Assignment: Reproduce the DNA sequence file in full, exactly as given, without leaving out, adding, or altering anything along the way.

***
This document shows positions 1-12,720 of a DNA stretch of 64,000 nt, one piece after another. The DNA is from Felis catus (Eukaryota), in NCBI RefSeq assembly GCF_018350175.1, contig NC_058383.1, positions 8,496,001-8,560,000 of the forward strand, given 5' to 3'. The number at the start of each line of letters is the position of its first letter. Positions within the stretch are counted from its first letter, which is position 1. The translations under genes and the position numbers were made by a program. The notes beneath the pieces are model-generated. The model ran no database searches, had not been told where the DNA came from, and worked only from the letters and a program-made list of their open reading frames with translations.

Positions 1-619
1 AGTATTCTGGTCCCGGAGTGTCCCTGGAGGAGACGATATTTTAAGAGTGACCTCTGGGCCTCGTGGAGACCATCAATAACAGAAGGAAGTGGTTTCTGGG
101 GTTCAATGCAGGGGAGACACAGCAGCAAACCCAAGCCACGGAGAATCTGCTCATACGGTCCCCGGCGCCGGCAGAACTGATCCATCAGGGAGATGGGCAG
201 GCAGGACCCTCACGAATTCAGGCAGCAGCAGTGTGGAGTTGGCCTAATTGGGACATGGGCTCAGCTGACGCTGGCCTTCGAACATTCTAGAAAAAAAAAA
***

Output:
This document shows positions 1-12,720 of a DNA stretch of 64,000 nt, one piece after another. The DNA is from Felis catus (Eukaryota), in NCBI RefSeq assembly GCF_018350175.1, contig NC_058383.1, positions 8,496,001-8,560,000 of the forward strand, given 5' to 3'. The number at the start of each line of letters is the position of its first letter. Positions within the stretch are counted from its first letter, which is position 1. The translations under genes and the position numbers were made by a program. The notes beneath the pieces are model-generated. The model ran no database searches, had not been told where the DNA came from, and worked only from the letters and a program-made list of their open reading frames with translations.

Positions 1-619
1 AGTATTCTGGTCCCGGAGTGTCCCTGGAGGAGACGATATTTTAAGAGTGACCTCTGGGCCTCGTGGAGACCATCAATAACAGAAGGAAGTGGTTTCTGGG
101 GTTCAATGCAGGGGAGACACAGCAGCAAACCCAAGCCACGGAGAATCTGCTCATACGGTCCCCGGCGCCGGCAGAACTGATCCATCAGGGAGATGGGCAG
201 GCAGGACCCTCACGAATTCAGGCAGCAGCAGTGTGGAGTTGGCCTAATTGGGACATGGGCTCAGCTGACGCTGGCCTTCGAACATTCTAGAAAAAAAAAA